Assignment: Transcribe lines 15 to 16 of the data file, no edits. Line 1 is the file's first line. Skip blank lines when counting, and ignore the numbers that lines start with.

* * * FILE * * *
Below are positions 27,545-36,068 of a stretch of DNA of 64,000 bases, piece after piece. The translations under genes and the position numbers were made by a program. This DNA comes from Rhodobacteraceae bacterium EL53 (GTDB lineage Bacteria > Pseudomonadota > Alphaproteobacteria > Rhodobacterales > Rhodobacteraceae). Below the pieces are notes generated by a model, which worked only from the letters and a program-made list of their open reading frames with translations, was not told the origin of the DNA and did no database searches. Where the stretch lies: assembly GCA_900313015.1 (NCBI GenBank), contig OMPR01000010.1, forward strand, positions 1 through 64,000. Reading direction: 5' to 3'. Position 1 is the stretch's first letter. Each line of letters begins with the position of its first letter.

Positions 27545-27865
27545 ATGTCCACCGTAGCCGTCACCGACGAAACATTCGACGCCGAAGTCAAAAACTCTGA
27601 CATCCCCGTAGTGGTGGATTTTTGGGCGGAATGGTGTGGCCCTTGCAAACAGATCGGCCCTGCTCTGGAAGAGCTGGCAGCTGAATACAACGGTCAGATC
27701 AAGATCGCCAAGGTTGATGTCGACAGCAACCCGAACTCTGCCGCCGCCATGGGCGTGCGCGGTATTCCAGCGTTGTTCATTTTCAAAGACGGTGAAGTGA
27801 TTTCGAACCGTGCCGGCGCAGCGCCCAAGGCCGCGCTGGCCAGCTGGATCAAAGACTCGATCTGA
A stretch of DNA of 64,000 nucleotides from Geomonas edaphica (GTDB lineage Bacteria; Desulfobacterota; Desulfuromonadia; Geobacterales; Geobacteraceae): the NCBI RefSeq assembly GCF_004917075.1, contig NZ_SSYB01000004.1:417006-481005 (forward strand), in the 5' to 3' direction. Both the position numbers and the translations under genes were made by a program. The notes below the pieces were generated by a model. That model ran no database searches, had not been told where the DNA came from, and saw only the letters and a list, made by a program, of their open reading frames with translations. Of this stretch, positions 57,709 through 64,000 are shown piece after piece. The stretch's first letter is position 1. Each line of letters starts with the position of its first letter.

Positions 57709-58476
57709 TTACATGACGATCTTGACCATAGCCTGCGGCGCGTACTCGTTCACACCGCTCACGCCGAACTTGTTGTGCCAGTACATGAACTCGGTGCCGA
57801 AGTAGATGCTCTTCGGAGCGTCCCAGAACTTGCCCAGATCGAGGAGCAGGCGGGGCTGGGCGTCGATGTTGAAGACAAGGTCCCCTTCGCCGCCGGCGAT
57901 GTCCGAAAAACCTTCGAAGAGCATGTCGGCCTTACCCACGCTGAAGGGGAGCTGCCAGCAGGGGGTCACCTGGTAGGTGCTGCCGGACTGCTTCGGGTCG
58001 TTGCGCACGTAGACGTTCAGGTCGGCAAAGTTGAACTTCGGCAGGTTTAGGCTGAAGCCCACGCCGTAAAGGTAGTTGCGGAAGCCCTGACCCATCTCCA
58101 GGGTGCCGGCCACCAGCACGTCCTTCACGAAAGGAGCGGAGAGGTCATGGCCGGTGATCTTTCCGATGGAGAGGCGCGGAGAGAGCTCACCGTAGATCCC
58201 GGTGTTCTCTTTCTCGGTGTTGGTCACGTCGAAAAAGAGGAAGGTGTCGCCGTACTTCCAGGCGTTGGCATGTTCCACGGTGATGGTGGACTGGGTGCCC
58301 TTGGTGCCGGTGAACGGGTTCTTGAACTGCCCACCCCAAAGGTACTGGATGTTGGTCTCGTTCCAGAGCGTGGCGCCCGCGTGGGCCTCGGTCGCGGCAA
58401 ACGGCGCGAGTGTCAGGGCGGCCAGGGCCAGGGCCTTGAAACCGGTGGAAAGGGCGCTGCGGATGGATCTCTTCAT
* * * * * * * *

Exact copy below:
58301 TTGGTGCCGGTGAACGGGTTCTTGAACTGCCCACCCCAAAGGTACTGGATGTTGGTCTCGTTCCAGAGCGTGGCGCCCGCGTGGGCCTCGGTCGCGGCAA
58401 ACGGCGCGAGTGTCAGGGCGGCCAGGGCCAGGGCCTTGAAACCGGTGGAAAGGGCGCTGCGGATGGATCTCTTCAT